domingo, 9 de octubre de 2016

Comparison of Informed Consent Preferences for Multiplex Genetic Carrier Screening among a Diverse Population. - PubMed - NCBI

Comparison of Informed Consent Preferences for Multiplex Genetic Carrier Screening among a Diverse Population. - PubMed - NCBI



 2016 Feb;25(1):166-78. doi: 10.1007/s10897-015-9854-4. Epub 2015 Jul 16.

Comparison of Informed Consent Preferences for Multiplex Genetic Carrier Screening among a Diverse Population.

Abstract

Multiplex genetic carrier screening is increasingly being integrated into reproductive care. Obtaining informed consent becomes more challenging as the number of screened conditions increases. Implementing a model of generic informed consent may facilitate informed decision-making. Current Wayne State University students and staff were invited to complete a web-based survey by blast email solicitation. Participants were asked to determine which of two generic informed consent scenarios they preferred: a brief versus a detailed consent. They were asked to rank the importance of different informational components in making an informed decision and to provide demographic information. Comparisons between informational preferences, demographic variables and scenario preferences were made. Six hundred ninety three participants completed the survey. When evaluating these generic consents, the majority preferred the more detailed consent (74.5%), and agreed that it provided enough information to make an informed decision (89.5%). Those who thought it would be more important to know the severity of the conditions being screened (p = .002) and range of symptoms (p = .000) were more likely to prefer the more detailed consent. There were no significant associations between scenario preferences and demographic variables. A generic consent was perceived to provide sufficient information for informed decision making regarding multiplex carrier screening with most preferring a more detailed version of the consent. Individual attitudes rather than demographic variables influenced preferences regarding the amount of information that should be included in the generic consent. The findings have implications for how clinicians approach providing tailored informed consent.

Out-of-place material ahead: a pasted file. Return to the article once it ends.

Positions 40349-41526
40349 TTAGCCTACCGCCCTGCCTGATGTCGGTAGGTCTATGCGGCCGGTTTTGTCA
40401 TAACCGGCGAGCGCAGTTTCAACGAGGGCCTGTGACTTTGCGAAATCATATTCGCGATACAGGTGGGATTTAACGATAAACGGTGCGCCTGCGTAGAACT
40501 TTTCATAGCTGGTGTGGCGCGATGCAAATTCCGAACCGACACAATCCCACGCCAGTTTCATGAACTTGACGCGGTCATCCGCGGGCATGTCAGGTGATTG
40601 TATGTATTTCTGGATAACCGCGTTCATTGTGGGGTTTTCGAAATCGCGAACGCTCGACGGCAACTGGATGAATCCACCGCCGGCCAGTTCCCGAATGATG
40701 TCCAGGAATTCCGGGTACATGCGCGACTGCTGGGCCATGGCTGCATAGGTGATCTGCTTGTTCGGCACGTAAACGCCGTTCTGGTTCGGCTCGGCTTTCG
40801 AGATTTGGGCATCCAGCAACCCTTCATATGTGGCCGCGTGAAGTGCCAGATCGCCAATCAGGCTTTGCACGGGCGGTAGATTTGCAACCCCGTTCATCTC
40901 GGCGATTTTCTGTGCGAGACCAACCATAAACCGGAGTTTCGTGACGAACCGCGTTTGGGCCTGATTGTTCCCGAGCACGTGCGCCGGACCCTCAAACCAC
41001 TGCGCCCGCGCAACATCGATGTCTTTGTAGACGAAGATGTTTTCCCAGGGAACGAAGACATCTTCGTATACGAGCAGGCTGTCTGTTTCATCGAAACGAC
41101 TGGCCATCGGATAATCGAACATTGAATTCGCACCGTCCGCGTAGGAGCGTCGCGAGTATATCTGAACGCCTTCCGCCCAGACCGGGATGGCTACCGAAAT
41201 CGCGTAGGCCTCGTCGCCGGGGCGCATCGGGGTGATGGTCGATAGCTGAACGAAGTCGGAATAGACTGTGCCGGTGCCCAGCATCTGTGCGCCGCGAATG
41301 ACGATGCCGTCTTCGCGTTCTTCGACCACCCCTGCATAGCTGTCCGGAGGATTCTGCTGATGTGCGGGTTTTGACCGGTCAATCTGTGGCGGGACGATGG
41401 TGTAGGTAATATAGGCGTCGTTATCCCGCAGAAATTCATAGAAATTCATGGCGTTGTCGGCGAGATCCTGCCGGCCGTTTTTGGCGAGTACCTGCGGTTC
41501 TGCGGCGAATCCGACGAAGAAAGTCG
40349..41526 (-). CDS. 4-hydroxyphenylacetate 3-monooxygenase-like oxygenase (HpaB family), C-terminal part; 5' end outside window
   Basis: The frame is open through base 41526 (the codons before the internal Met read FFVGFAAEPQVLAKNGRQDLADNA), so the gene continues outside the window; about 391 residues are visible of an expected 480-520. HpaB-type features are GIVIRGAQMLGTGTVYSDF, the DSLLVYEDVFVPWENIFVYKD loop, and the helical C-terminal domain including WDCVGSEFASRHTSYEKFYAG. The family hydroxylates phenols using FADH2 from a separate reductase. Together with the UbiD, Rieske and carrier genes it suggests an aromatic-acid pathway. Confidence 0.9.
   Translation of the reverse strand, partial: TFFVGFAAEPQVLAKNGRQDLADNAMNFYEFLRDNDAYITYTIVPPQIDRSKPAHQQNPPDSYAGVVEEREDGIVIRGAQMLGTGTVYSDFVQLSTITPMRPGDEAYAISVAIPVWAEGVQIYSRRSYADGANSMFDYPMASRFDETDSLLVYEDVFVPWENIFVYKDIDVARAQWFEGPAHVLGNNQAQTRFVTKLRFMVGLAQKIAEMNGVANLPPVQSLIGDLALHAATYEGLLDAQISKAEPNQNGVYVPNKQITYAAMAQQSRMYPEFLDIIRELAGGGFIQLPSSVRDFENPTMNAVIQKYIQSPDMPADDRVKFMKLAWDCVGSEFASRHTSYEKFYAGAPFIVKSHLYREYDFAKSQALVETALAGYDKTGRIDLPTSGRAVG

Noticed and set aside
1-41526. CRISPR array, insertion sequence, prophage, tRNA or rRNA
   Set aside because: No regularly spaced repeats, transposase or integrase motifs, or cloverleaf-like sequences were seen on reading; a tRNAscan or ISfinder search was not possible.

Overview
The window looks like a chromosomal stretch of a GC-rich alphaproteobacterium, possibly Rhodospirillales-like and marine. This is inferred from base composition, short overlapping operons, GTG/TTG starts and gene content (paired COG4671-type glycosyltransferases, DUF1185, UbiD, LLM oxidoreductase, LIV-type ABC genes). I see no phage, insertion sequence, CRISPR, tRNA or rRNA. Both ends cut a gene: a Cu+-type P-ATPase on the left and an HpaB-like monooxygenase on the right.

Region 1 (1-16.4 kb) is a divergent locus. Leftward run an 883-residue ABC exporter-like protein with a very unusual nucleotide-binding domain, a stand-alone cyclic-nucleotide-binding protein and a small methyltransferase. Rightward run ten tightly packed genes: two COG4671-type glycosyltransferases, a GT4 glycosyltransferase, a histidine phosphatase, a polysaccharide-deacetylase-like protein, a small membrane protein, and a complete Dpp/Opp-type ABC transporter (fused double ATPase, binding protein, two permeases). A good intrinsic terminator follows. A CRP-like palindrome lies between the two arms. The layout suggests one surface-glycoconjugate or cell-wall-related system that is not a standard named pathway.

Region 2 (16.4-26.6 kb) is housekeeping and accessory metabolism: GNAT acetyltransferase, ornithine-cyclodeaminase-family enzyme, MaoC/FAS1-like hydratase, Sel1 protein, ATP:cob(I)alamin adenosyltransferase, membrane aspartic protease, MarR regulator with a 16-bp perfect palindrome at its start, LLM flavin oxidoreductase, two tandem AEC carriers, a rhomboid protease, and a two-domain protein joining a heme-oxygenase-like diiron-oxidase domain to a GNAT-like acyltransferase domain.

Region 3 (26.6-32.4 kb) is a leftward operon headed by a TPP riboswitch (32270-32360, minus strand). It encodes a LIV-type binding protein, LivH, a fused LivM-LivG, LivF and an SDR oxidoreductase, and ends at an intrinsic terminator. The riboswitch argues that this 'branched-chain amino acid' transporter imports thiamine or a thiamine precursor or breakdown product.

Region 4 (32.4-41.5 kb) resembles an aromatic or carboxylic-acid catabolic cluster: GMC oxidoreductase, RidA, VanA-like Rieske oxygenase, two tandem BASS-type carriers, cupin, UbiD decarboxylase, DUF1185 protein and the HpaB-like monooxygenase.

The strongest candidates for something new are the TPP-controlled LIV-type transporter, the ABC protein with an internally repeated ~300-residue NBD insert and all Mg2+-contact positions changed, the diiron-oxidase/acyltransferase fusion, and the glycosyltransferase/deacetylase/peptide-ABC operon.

KEYWORDS:

Attitudes; Decision making; Genetic screening; Informed consent; Multiplex carrier screening; Preferences; Reproductive care

[PubMed - indexed for MEDLINE]